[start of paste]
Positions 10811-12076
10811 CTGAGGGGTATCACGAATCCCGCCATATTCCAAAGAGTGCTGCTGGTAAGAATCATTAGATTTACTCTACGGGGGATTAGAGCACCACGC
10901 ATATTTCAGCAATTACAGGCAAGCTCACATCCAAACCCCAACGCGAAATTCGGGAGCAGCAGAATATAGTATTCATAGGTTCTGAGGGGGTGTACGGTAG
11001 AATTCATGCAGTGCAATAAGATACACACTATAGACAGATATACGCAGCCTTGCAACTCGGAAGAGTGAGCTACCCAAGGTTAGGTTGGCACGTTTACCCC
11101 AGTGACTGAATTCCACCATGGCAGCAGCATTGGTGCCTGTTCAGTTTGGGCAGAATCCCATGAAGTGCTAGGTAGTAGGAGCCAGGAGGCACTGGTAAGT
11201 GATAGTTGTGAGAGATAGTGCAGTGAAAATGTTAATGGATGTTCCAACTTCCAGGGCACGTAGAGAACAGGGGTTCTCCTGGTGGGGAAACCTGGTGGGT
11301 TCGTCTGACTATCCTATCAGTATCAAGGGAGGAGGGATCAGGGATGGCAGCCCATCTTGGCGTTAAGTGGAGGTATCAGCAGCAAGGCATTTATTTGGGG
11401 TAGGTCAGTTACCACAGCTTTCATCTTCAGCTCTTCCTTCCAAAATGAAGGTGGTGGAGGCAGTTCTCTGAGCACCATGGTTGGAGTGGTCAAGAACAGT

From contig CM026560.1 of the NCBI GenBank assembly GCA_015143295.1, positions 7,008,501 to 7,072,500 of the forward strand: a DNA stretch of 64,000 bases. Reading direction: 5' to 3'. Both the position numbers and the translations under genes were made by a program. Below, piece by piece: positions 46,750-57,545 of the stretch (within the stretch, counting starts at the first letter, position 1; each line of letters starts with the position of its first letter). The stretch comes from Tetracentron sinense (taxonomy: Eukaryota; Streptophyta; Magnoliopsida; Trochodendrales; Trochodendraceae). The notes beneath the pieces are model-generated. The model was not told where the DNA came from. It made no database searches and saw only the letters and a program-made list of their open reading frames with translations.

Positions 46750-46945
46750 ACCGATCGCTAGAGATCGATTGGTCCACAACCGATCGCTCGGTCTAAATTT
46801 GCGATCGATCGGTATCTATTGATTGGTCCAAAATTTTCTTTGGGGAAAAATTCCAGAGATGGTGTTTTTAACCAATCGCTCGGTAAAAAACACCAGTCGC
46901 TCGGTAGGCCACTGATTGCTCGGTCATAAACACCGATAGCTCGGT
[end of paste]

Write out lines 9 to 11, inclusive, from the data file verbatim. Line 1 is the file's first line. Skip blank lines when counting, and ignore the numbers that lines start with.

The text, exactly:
From contig CM026560.1 of the NCBI GenBank assembly GCA_015143295.1, positions 7,008,501 to 7,072,500 of the forward strand: a DNA stretch of 64,000 bases. Reading direction: 5' to 3'. Both the position numbers and the translations under genes were made by a program. Below, piece by piece: positions 46,750-57,545 of the stretch (within the stretch, counting starts at the first letter, position 1; each line of letters starts with the position of its first letter). The stretch comes from Tetracentron sinense (taxonomy: Eukaryota; Streptophyta; Magnoliopsida; Trochodendrales; Trochodendraceae). The notes beneath the pieces are model-generated. The model was not told where the DNA came from. It made no database searches and saw only the letters and a program-made list of their open reading frames with translations.

Positions 46750-46945
46750 ACCGATCGCTAGAGATCGATTGGTCCACAACCGATCGCTCGGTCTAAATTT